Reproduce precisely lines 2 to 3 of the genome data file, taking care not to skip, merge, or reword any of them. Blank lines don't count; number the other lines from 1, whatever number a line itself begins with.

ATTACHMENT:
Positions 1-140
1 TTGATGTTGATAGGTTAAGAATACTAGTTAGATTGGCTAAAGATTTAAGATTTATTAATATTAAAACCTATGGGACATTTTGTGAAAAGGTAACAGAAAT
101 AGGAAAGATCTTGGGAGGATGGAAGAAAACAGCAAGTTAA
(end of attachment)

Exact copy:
1 TTGATGTTGATAGGTTAAGAATACTAGTTAGATTGGCTAAAGATTTAAGATTTATTAATATTAAAACCTATGGGACATTTTGTGAAAAGGTAACAGAAAT
101 AGGAAAGATCTTGGGAGGATGGAAGAAAACAGCAAGTTAA